Seven classes is not good for Teacher's soul. I had three more students crying today. Why? They ignored me when I told them to move from a back table to a front one.
It's okay, because they made me cry back. Not until the last one of them left office, of course. The second the door closed behind him, my face was in my hands. The difference this time was the "some meeting" with the other English teachers after work, one of whom had the main culprit in her homeroom class last year. "He's just mean. A mean student. And his mother thinks he's perfect. It's terrible. It's not you fault."
I finally, finally got a chance to vent about my frustrations with the after school classes, and feel like I was really being listened to. From now on, their behavior in my after school class will reflect on their English grade. Now I don't feel like I'm grasping at straws -- like I have to go to such extreme measures to keep things under control. The other teachers reminded me that they get disrespect from the students all the time -- that's why the office is always full. It's not just me who has bad classes, and who struggles to to remain in control sometimes. I am expecting too much. And I will learn as I go. And the most important thing is to remain calm, always.
Two of the three from today were apparently drawn into some sort of misbehavior pact by the third, the one who came with me to the office on Friday. He just won't let this thing die. I had a chance to really talk to those students and I think I will never see an ounce of trouble out of them again. One, I nicknamed Comedian when he was disrupting class with his jokes before. Today, after being screamed at by a Korean teacher on my behalf, he struggled for a few minutes and then managed to apologize in English, "from my heart". I put a finger under his chin and moved his tear-stained face upwards toward mine. "Hey. Funny guy, right? Comedian?"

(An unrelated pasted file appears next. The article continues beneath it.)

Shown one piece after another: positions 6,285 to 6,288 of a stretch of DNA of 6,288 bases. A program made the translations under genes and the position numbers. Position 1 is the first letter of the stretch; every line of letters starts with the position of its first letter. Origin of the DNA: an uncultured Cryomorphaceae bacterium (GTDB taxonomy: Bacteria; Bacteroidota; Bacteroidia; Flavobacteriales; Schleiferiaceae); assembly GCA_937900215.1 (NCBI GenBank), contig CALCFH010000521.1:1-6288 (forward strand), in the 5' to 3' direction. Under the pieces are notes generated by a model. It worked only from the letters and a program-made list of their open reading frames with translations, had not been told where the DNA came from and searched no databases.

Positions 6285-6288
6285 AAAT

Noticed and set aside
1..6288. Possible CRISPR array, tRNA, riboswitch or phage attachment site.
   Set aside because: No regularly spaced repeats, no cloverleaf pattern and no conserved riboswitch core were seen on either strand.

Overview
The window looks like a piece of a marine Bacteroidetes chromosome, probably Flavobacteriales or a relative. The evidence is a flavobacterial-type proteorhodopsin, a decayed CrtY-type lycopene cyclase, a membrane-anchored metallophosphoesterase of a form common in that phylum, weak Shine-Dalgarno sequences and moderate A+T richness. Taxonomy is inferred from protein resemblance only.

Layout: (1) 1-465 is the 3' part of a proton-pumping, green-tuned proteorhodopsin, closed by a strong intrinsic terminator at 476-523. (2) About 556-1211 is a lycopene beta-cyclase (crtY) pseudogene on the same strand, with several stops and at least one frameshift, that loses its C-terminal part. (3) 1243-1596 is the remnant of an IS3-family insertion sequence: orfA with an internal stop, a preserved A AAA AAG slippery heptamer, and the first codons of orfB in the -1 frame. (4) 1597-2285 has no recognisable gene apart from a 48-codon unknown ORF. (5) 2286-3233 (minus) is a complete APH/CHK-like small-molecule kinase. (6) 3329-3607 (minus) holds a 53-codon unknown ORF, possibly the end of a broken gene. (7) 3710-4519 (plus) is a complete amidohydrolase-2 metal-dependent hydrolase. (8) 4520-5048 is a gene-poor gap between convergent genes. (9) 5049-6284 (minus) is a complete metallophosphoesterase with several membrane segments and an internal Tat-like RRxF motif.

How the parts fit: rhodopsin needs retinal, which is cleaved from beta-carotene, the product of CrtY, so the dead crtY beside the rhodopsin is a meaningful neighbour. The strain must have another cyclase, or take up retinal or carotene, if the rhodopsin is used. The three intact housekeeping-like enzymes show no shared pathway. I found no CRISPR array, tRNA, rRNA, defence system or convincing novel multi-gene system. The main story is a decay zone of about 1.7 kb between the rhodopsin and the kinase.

He gave a little laugh. "Neh."
"I like you. I don't want to fight. I believe it is from your heart. So we won't fight anymore, right?"
He smiled. "Neh, Seonsaengnim."
The other one had to stop and start three times with his apology because he couldn't stop crying. Finally, the best English I've heard out of a student yet (after consulting with Coteacher in Korean about how to say what he wanted to): "First of all, I want to say that I am so sorry for my ignoring to you today. And, now every class... I want to.... best student. I will be best student.... for me... I will be best student I can be. For your class. Really, best student I can."
Coteacher told him in Korean that I was American and he should look at me when I'm talking, not down. He lifted his face. When he made eye contact, he immediately started crying again.
"Hey, hey. You are the best student. You are an excellent student. You are smart and you listen and you have respect. Do you understand? You are the best student."
Nearly sobbing at this point. "I don't think so, Teacher."
"I do. I know you are a good student. You know I know that, right? I know you think I don't know the students. I know you. You know that I know you are a good student, right?"